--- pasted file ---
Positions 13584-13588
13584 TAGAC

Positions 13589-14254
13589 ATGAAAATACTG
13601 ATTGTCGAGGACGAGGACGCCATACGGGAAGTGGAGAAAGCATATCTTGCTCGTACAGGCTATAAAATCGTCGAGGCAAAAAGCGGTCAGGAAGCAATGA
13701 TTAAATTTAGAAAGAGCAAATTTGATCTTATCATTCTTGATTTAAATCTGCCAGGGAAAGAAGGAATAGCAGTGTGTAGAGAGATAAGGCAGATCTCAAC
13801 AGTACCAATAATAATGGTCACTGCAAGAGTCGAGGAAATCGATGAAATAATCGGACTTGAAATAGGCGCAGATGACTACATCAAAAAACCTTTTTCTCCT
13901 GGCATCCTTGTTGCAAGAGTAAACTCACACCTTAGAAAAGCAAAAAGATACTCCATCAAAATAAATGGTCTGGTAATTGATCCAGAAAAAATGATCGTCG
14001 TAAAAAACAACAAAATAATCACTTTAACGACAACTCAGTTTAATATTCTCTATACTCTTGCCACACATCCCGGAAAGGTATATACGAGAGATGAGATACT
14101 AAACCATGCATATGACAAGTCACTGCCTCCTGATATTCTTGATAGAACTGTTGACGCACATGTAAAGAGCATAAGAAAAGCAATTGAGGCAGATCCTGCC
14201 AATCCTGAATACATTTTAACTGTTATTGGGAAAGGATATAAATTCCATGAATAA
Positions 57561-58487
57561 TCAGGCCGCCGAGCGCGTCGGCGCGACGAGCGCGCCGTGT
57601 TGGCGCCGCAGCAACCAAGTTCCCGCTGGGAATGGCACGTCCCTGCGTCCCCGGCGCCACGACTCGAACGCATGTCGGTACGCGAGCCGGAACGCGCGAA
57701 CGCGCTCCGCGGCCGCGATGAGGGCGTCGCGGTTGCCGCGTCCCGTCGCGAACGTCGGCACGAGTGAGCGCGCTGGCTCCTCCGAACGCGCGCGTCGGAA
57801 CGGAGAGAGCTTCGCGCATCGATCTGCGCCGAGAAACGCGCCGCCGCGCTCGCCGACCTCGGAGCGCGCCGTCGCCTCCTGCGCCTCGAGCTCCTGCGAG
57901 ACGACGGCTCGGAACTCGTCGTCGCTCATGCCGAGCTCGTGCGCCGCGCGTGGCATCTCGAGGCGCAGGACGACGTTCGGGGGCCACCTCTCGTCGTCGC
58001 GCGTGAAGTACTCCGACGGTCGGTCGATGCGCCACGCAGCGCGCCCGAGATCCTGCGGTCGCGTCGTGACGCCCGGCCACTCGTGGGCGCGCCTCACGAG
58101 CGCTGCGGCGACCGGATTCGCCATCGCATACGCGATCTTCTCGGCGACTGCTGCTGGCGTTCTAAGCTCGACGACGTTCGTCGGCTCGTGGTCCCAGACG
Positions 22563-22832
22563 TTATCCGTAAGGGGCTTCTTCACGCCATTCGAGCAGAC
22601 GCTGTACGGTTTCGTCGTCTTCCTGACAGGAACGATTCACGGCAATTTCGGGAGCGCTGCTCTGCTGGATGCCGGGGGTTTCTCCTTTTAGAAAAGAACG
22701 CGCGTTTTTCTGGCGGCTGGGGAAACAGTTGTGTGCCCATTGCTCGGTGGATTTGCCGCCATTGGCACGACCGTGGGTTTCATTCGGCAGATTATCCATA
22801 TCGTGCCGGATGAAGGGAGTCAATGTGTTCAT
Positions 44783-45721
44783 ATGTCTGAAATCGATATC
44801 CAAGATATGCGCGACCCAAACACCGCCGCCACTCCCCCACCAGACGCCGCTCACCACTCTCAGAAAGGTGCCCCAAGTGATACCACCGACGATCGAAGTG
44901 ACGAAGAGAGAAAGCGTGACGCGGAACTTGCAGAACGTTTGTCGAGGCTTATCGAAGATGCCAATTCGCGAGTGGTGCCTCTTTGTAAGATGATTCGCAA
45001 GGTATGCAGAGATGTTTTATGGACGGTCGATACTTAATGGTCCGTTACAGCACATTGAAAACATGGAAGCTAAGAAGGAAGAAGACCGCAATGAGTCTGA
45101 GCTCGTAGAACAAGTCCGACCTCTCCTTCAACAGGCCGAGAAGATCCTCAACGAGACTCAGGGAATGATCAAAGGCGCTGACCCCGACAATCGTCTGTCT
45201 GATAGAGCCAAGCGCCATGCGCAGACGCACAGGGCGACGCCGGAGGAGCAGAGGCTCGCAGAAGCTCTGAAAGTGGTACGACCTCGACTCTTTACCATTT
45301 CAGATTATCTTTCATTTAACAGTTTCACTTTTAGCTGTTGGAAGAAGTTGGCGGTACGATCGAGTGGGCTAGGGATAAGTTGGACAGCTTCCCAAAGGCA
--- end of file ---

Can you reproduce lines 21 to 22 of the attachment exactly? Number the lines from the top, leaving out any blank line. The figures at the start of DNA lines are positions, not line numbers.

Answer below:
22563 TTATCCGTAAGGGGCTTCTTCACGCCATTCGAGCAGAC
22601 GCTGTACGGTTTCGTCGTCTTCCTGACAGGAACGATTCACGGCAATTTCGGGAGCGCTGCTCTGCTGGATGCCGGGGGTTTCTCCTTTTAGAAAAGAACG